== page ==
Visitors to zoos make judgements about animal welfare on the basis of what they see during their visit. There has been a considerable amount of research and debate surrounding the use of enclosure style and/or animal behavior to act as indicators of animal welfare. There are assumptions, supported by some studies but contradicted by others, that naturalistic enclosures and the expression of “wild behavior” inherently promote good welfare. These assumptions also appear to be used by the public to judge the welfare of zoo-housed animals. The aim of this study was to evaluate whether visitors to Paignton Zoo Environmental Park, UK, were using these assumptions to judge the welfare of zoo-housed animals. Visitors (n=42) were shown two series of photographs (n=8 in each series), one representing different primate enclosure styles and one depicting different tiger behaviors. The visitors were asked to rank the photographs in response to a series of questions (n=4 primate enclosure; n=5 tiger behavior). The public were consistent in their assessment of enclosure styles, which confirmed they held the assumption that naturalistic enclosures are good; all respondents rated the greenest enclosure highly and thought its inhabitants would have the best welfare. The interpretation of captive tiger behavior was also consistent across respondents, but this did not clearly indicate that they thought wild behavior was good. Most respondents thought that tigers in captivity and in the wild performed similar behavior. However, they did not think that expression of wild-type behavior was indicative of good welfare in captivity.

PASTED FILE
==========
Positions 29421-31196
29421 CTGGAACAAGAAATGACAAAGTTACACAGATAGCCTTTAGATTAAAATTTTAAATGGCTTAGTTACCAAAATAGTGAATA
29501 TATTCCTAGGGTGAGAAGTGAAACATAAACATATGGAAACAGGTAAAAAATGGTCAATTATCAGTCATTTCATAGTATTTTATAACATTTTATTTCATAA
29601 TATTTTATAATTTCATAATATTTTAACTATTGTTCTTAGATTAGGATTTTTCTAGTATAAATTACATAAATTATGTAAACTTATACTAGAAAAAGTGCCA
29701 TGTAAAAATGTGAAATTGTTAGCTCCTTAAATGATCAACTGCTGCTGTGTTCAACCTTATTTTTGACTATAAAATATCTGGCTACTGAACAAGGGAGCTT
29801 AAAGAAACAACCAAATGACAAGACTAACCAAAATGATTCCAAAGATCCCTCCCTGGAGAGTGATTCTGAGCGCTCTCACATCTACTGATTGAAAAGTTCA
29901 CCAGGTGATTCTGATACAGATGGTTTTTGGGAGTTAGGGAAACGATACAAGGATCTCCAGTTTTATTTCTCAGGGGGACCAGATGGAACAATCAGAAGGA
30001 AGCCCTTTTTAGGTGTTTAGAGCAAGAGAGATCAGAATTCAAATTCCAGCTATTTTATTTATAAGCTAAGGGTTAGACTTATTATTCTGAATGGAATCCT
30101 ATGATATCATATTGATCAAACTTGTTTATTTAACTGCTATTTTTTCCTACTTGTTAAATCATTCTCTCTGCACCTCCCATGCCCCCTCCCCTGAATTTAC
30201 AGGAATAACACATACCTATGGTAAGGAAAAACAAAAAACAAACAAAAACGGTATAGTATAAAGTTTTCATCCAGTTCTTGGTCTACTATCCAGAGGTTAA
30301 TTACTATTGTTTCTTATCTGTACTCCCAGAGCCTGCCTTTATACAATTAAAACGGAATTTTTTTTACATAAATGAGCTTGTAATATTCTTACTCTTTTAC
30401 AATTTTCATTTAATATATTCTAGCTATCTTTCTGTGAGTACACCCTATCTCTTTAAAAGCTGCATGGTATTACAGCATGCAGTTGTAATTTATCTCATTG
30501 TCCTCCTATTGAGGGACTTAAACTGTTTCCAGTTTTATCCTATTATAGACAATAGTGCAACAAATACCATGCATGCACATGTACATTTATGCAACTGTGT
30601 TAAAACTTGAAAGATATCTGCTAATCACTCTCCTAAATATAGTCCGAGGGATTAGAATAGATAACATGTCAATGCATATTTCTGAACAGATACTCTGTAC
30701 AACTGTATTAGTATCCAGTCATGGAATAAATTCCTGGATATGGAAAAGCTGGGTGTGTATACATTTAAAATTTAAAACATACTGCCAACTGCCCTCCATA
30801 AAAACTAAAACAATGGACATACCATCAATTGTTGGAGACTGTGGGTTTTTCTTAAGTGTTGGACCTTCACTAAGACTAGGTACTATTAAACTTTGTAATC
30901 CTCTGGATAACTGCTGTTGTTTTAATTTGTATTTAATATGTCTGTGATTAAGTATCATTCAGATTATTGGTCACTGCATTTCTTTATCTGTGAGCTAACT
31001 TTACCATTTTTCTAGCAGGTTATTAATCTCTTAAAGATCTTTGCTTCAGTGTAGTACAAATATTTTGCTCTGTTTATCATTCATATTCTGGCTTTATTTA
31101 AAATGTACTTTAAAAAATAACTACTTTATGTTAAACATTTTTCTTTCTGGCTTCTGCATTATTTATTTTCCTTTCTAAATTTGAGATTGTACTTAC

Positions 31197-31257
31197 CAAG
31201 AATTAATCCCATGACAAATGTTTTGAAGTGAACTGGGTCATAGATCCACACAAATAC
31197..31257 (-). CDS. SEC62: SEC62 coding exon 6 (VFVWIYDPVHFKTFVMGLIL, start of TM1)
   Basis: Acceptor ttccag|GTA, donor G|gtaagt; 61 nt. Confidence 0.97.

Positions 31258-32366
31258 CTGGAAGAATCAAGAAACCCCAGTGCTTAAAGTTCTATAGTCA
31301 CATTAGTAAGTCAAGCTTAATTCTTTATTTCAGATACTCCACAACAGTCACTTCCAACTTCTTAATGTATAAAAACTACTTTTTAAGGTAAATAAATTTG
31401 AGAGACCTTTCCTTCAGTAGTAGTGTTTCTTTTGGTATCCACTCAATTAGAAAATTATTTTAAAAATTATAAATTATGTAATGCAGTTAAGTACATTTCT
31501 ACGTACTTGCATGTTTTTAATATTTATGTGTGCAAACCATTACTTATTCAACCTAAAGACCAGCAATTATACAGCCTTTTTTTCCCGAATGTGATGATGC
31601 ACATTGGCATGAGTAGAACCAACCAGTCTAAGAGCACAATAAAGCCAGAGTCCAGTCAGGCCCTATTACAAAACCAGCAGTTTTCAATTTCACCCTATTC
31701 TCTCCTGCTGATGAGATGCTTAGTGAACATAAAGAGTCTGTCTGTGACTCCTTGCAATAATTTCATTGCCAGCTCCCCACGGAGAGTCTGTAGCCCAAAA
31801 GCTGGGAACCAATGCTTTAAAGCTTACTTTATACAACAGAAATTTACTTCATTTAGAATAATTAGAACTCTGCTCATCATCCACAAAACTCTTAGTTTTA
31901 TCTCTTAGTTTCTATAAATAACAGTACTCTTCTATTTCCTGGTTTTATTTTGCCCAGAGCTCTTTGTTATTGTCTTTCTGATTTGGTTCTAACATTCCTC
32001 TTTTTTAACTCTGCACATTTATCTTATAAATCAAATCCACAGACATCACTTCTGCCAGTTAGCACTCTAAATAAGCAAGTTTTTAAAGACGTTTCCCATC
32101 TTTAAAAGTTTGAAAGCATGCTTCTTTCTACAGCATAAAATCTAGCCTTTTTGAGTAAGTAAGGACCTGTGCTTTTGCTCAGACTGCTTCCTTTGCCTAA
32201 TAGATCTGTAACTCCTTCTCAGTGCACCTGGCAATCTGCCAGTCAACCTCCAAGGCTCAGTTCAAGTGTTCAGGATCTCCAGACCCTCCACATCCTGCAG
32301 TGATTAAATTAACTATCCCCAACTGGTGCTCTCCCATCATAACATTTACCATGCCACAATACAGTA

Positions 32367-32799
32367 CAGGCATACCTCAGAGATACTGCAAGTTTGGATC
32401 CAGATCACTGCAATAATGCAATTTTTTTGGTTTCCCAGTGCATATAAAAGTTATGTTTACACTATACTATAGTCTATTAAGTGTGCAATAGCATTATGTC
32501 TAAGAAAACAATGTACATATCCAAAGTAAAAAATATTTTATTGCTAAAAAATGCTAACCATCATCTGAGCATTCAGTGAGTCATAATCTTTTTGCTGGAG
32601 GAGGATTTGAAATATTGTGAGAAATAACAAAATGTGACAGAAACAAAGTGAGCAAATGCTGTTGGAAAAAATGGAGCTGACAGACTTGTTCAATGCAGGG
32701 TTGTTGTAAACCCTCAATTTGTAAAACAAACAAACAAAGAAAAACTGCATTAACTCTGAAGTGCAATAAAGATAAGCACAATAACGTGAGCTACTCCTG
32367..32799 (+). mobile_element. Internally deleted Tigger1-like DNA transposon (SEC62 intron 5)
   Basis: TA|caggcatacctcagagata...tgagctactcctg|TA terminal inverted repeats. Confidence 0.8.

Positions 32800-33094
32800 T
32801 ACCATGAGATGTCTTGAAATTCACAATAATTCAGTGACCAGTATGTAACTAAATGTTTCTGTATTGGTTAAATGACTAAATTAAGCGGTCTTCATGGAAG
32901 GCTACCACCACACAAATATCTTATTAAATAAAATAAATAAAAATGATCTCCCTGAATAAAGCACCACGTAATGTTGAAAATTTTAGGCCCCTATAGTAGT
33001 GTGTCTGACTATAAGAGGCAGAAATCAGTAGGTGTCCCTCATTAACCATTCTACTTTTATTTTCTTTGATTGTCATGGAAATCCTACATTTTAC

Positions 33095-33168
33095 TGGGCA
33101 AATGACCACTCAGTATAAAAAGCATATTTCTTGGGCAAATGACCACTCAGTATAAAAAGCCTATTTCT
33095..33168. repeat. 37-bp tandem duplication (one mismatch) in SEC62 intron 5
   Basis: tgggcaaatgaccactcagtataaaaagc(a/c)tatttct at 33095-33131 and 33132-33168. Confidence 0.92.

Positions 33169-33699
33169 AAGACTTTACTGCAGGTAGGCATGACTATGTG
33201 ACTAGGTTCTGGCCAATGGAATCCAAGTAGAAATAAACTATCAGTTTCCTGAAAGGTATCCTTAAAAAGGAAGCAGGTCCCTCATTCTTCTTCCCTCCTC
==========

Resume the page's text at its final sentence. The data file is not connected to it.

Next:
Bibliographical notePublished on line - 28th April 2015
- animal welfare
- zoo visitor